While it is a basic concept, most ACSOs are in an aircraft with 2+ flight deck crew members.  *Maybe* the H-Herc has the Nav do that but otherwise the Pilots do it.  Same with fuel planning (FE or Pilot does that depending on fleet) and approach monitoring.  I'd argue that approach monitoring is probably something the folks at the back should also be backing them up with, but given the ergonomics, it's not like we have all of the instruments to do so effectively in the back anyway.
 

Good2Golf

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Dimsum said:
While it is a basic concept, most ACSOs are in an aircraft with 2+ flight deck crew members.  *Maybe* the H-Herc has the Nav do that but otherwise the Pilots do it.  Same with fuel planning (FE or Pilot does that depending on fleet) and approach monitoring.  I'd argue that approach monitoring is probably something the folks at the back should also be backing them up with, but given the ergonomics, it's not like we have all of the instruments to do so effectively in the back anyway.

Egos might not support it, but if there ever was a case made for Growlers, the most reasonable COA, particularly given Dimsum’s note about pilots doing more/most flying duties, is an all-pilot manning model.  Short straw gets the back seat.
 

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Good2Golf said:
Egos might not support it, but if there ever was a case made for Growlers, the most reasonable COA, particularly given Dimsum%u2019s note about pilots doing more/most flying duties, is an all-pilot manning model.  Short straw gets the back seat.

When the USAF fielded the F-4C they initially manned it with two pilots. The original USN F-4B was manned with a pilot and a Naval Flight Officer filing the Radar Intercept Officer role. The USN versions of the F-4 had no flight controls in the rear seat, much like the EA-18G, and the NFOs were not trained as pilots but as system operators. The USAF added flight controls for its dual pilot manning. Due to eventual shortages of fighter pilots in the mid-later 1960s the USAF reversed its decision and began to man its F-4s with Navigators from other fleets (B-52s, C-130s, etc). A study was conducted in 1968 evaluating the difference in combat performance between two-pilot crews and pilot-WSO/Nav crews and found there was no discern able difference in performance ("Analysis of Aircrew Performance Personnel Flying Out of Country Interdiction Missions," AWC Report #3651, April 1968". This report used to be online but I can no longer find it.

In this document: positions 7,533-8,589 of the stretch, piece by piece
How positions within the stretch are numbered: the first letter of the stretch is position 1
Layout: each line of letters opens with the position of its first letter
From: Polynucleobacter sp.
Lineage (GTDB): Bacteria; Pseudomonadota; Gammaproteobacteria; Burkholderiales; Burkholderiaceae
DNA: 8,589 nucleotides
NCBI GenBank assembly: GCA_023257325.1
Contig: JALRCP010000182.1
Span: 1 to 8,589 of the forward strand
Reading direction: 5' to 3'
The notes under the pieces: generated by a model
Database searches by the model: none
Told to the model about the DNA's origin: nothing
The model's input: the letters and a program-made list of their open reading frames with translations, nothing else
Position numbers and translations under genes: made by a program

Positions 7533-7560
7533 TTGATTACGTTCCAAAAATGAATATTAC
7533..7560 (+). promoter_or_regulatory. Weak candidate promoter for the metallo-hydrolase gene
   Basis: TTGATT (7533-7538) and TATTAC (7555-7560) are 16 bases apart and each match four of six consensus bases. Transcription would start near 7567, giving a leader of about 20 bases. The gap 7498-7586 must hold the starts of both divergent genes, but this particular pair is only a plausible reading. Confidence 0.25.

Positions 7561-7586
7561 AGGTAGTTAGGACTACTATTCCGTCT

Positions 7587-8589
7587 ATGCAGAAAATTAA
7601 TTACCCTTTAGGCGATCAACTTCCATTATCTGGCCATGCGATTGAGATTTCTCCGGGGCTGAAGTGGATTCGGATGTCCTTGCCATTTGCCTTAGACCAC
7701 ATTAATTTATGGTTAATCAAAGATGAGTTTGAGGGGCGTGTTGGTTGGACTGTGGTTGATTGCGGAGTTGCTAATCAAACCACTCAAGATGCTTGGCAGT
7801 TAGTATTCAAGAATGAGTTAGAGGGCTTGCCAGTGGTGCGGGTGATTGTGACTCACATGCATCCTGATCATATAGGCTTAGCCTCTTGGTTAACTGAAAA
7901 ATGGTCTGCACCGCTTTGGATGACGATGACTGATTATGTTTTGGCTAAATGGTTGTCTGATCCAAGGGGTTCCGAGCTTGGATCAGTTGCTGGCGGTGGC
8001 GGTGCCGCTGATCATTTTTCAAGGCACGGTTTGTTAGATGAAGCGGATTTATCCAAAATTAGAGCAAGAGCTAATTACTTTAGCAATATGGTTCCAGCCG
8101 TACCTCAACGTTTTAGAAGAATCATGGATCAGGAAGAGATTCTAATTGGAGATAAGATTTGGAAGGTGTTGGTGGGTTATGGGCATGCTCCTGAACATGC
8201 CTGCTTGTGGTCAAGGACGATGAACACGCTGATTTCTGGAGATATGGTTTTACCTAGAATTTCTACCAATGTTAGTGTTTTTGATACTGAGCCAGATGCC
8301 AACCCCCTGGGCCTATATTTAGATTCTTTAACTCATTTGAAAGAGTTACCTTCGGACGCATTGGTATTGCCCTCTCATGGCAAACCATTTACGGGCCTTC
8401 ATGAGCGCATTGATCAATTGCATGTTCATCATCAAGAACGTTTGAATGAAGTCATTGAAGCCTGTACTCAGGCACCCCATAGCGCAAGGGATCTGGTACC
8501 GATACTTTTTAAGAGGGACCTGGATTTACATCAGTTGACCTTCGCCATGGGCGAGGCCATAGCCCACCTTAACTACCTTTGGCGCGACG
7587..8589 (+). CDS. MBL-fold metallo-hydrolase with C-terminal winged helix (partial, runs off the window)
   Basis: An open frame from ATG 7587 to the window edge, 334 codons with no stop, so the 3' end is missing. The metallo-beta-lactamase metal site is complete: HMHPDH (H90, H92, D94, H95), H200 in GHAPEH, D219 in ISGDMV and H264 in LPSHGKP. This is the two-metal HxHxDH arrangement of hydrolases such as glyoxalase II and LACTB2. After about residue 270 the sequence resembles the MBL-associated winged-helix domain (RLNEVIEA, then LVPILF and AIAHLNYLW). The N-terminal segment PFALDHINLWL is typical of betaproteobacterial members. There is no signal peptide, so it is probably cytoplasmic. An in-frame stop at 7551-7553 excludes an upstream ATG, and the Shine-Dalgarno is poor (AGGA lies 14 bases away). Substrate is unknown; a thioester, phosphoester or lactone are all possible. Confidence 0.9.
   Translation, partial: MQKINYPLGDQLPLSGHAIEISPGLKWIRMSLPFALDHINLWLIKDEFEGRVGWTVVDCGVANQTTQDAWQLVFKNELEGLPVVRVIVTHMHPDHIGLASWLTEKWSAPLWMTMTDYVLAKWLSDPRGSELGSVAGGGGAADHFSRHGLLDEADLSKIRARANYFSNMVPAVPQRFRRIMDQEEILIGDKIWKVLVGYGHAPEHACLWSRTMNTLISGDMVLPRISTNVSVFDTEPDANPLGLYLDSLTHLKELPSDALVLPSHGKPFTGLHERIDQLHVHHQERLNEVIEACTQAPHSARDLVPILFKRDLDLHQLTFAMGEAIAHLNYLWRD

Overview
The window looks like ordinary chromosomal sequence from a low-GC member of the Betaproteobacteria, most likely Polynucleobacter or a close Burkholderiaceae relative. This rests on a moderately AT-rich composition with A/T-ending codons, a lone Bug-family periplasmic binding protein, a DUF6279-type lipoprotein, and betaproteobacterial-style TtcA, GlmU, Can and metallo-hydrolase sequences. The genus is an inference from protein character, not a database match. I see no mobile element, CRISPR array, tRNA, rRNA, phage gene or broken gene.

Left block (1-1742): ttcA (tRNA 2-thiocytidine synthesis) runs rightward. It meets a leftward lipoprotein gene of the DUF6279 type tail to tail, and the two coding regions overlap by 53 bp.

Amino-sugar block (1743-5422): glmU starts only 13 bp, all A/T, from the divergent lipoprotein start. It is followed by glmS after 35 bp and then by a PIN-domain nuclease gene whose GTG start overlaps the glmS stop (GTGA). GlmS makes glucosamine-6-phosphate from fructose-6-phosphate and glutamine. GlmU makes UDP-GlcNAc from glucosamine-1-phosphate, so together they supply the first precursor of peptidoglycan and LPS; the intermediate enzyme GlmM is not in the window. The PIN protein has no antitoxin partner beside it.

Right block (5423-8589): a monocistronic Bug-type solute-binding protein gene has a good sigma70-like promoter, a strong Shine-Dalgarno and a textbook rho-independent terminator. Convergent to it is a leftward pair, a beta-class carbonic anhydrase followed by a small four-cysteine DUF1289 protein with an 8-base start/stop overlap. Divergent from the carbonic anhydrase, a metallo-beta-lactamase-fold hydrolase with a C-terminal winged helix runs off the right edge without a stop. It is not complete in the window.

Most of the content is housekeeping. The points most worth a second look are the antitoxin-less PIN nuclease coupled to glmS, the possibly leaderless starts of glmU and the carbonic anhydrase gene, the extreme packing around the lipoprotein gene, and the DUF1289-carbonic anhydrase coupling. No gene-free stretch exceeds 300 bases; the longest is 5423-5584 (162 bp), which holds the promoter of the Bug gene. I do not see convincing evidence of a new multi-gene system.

Marshall Michell's (A Vietnam F-4 Pilot) book Clashes which studies every US air-to-air engagement during the Vietnam War has a pretty comprehensive discussion/analysis on the topic. On pg 166/167 he goes into the USAF F-4 manning in detail. He explains the problems encountered by having dual pilots "...there was no chance to develop a solid long-term program to train GIBs in F-4 systems operations or in working as a team with the front seaters, because all the back seat pilots wanted was to upgrade as quickly as possible to the front seat." He later goes on to describe that once the navigators were placed as WSOs: "The WSOs were quickly accepted and were generally better trained and more proficient than the pilot back seaters." Without quoting the entire passage it also describes the problem of lower proficiency front seat pilots with high proficiency back seat pilots that led to a slew of crew coordination problems. Again these are not my thoughts but those of a F-4 pilot based on his combat experience flying tactical jets and extensive documented research. I admit that this is ~50 years dated but it still seems applicable to the current discussion.